3. Establish reasonable parameters for feedback.

This doesn’t mean you dictate the precise terms in which people respond to your writing (“You may address me as sir, reader!”). There’s no need for a Google Form, a rubric, or a set of conversational ground rules. But you should think about how best to accommodate both your needs and the needs of your reader.

  • Timeliness: If you’re asking for someone to give you feedback on an adult novel-length manuscript, that’s a heavy lift. Assume they’ll need at least a month to do this, probably more. 
  • Format: Some betas and CPs like to work off electronic documents and do in-line feedback. Some will write up an email with their thoughts, or will ask for a printed copy they can scrawl on and send back to you. Remember, you’re asking for help from them, and so, unless there’s a reason you physically cannot take feedback in a certain way, or provide your manuscript in a certain format, you should be prepared to accommodate your friend.
  • Scope: Some betas get awfully excited about their role and may start offering CP-style feedback about how to fix things. On the one hand, you might recall here Neil Gaiman’s famous maxim about when readers tell you things are wrong, then tell you how to fix it. On the other, it’s entirely possible that this beta reader really has a good idea you can work with. It’s also possible that a CP might under-advise in terms of “how” to fix certain things in a manuscript, focusing more on what works or doesn’t work for them. That, too, can be useful, so if the scope of a reader’s feedback is different than you expected, you might need to be generous and think about the fourth directive, below. . .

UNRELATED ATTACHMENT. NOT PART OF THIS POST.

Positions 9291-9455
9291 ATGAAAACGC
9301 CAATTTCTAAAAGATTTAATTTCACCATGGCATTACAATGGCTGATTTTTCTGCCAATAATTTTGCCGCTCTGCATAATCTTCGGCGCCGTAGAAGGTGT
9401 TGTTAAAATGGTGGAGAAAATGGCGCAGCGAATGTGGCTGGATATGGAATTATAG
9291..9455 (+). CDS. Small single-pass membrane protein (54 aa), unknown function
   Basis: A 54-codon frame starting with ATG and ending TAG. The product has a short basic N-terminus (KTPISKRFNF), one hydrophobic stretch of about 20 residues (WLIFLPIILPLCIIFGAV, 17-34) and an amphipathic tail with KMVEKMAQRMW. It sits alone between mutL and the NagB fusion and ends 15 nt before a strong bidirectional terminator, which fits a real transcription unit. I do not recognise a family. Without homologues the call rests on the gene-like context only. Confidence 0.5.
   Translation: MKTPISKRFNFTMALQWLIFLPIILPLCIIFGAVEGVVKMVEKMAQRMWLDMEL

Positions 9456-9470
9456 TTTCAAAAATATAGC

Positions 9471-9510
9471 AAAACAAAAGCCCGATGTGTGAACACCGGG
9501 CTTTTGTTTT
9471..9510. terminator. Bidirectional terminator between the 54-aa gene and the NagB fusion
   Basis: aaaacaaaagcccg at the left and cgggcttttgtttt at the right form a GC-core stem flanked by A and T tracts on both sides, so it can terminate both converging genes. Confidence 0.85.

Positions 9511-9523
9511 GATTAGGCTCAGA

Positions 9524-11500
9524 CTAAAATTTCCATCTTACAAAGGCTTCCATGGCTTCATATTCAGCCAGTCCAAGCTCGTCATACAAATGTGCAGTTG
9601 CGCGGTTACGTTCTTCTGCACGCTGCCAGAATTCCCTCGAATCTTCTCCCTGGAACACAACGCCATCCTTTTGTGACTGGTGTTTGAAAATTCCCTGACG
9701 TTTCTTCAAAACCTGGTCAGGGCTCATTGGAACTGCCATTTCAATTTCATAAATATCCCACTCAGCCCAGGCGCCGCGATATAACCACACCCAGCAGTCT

4. Accept feedback with grace.

This may be the hardest bit of all.

Maybe one of your readers roasts something in your story you’re really proud of. Maybe someone encourages you to add something you’re not comfortable with. Maybe some comments hit a little close to home, or suggests that your work wasn’t read as closely as you would’ve liked. Maybe a reader’s comments indicate some set of biases you find genuinely worrisome — things about them you hadn’t noticed before, or had tried to ignore.